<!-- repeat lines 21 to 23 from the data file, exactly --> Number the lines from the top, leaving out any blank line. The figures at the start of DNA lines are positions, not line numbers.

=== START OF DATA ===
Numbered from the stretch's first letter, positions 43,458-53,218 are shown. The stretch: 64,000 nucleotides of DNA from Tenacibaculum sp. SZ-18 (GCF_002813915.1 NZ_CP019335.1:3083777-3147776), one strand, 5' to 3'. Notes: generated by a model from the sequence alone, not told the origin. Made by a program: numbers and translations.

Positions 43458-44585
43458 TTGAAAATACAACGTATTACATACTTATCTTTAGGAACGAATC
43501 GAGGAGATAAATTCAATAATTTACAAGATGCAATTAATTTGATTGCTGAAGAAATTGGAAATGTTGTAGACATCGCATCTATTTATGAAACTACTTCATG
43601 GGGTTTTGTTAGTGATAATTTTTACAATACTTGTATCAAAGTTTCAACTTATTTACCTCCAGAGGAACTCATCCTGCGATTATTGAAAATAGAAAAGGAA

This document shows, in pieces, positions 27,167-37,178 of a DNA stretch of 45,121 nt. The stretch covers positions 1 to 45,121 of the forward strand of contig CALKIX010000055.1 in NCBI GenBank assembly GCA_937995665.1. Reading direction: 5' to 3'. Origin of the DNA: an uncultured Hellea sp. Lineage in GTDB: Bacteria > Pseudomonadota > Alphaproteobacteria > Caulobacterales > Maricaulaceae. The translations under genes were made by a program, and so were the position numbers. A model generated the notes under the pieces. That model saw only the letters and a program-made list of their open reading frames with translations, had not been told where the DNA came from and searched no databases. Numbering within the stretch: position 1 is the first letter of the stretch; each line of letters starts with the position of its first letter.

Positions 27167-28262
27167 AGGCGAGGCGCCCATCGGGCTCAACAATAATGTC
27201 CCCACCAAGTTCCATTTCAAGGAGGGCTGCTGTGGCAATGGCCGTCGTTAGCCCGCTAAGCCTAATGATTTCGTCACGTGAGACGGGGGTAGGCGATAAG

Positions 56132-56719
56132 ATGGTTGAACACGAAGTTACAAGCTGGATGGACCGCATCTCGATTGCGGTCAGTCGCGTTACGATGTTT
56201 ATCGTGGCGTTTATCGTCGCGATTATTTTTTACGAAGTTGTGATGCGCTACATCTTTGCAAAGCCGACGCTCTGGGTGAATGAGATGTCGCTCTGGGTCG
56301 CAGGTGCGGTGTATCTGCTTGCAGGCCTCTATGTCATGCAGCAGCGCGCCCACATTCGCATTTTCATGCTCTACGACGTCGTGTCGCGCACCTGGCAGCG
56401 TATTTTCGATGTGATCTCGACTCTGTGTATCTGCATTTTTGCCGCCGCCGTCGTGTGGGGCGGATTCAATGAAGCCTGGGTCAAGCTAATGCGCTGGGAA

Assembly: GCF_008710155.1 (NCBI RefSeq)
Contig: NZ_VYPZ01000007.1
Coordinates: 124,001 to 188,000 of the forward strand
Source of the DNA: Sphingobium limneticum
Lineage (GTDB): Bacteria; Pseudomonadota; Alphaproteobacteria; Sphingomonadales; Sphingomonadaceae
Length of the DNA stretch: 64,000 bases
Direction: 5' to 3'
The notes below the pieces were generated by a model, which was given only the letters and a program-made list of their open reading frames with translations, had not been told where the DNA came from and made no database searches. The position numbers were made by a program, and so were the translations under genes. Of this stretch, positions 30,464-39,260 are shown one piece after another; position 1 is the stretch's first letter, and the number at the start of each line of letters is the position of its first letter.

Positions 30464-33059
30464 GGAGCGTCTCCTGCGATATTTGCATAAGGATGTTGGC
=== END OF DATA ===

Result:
Direction: 5' to 3'
The notes below the pieces were generated by a model, which was given only the letters and a program-made list of their open reading frames with translations, had not been told where the DNA came from and made no database searches. The position numbers were made by a program, and so were the translations under genes. Of this stretch, positions 30,464-39,260 are shown one piece after another; position 1 is the stretch's first letter, and the number at the start of each line of letters is the position of its first letter.

Positions 30464-33059